Within NJIT’s technology university, the Martin Tuchman School of Management is a small, hidden gem often concealed by the more common majors of this university. Because we are a technologically-driven school focused on engineering, computer science, and medicine, there is no organization dedicated to the School of Management (SoM), and the lack of student involvement is what is holding the management school back from being a stronger presence on campus.
Awais Qazi, an involved senior in the School of Management, wanted to make a significant impact on campus and realized that in order to get the most out of his education, he needed to add value to NJIT’s business degree. Thus, he founded an NJIT chapter of Alpha Kappa Psi (AKPsi), the oldest and largest professional business fraternity. Founded at New York University, it is a unique, prestigious association of students, professors, graduates and professionals with common interests and goals who join this fraternity to take advantage of valuable educational and networking opportunities.
In order for AKPsi to gain momentum on campus, students need to become involved. The SoM has been trying to make the school a better place for its students, and it has been doing so without the input of the students for years. Qazi believes that the best way for students to get involved is by joining this fraternity, which is a tremendous step in making the business degree more valuable.
Qazi’s vision for this fraternity is to have a union of ambitious students working hard to get the SoM, and NJIT as a whole, into the national spotlight. He wants our business programs to be competitive with those of bigger schools such as Rutgers, Stern, and Wharton–which is completely feasible, yet only possible if the students are actively involved. Instead of being a small management school within a tech school, Qazi hopes for the School of Management and NJIT to be complimentary, appealing to the Management School’s slogan “Business with the Power of STEM.” This interdisciplinary business-technology environment of the SoM is what makes it truly unique, and he believes the students should focus on that distinctive element to stand out, both at this school and at the national level.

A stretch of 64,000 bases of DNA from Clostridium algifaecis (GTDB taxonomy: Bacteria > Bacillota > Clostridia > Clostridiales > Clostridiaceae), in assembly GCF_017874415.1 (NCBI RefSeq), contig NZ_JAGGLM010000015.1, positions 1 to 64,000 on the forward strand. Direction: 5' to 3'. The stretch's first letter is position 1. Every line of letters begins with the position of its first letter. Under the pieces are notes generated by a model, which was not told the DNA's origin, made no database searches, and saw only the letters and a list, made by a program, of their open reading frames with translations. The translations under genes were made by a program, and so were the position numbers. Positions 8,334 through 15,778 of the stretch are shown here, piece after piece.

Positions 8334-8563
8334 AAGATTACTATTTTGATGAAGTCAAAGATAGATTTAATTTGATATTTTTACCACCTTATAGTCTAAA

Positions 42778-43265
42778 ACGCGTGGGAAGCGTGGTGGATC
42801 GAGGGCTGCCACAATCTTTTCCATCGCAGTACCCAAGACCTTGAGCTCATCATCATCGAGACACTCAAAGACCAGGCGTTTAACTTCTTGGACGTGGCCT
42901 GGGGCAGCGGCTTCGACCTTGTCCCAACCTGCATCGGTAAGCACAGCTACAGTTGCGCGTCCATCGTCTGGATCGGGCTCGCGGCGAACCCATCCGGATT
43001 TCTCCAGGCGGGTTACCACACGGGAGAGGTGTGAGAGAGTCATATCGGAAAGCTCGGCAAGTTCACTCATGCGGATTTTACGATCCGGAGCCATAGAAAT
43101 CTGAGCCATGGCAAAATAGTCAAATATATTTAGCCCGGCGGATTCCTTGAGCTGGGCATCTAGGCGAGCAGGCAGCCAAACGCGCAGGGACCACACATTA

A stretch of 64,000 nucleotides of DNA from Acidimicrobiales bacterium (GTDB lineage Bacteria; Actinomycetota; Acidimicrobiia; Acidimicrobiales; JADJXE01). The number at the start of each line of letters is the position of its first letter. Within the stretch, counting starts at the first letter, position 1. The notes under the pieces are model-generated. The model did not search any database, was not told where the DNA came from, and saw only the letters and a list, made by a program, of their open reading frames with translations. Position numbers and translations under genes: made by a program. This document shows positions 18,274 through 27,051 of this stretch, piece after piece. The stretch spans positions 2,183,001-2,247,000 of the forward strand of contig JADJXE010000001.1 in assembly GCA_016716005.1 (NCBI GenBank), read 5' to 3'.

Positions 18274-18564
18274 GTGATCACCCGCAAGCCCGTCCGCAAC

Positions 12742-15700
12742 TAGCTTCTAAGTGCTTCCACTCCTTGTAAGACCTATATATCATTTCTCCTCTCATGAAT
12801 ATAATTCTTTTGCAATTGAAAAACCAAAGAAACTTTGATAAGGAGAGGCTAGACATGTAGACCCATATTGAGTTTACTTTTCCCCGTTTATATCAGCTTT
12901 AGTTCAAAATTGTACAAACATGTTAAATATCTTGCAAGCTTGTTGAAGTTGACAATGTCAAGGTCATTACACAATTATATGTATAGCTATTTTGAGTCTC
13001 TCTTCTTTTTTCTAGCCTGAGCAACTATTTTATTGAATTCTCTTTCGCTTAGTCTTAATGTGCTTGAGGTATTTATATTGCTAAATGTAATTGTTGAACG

Qazi hopes that by the time he graduates, which is in less than a year, NJIT’s chapter of AKPsi will become recognized and well-known, and its members will be seen as a distinguished group of strong leaders on campus.
This fraternity is open to everyone, not just business majors. In fact, it encourages all majors and minors to rush in the spring and be part of this elite and selective group. AKPsi will prepare students not only to be competitive in today’s business world but also to excel and be leaders in the future. As a professional fraternity, it will create a valuable, large network for its members while maintaining the social aspects of Greek life.
Over the next few weeks, Qazi is putting together an E-Board that will help set up the pledge process, application requirements, and the rushing system for next semester. He plans to have a team that will work with the alumni center to invite speakers to campus and host workshops and mentorship programs between the advisory board and members of the fraternity. Once elected, the E-Board will be working with the Business Club and the Office of Alumni Relations to organize events such as speed networking, mentorship programs, professional mixers, and classy galas.
Qazi’s spirit of entrepreneurship coupled with his concern for the School of Management is creating a new legacy at this school. By establishing a comfortable community of respectable individuals, he is directing attention towards the School of Management’s focus on the critical intersection of management and technology, leaving an indelible mark on the NJIT community.
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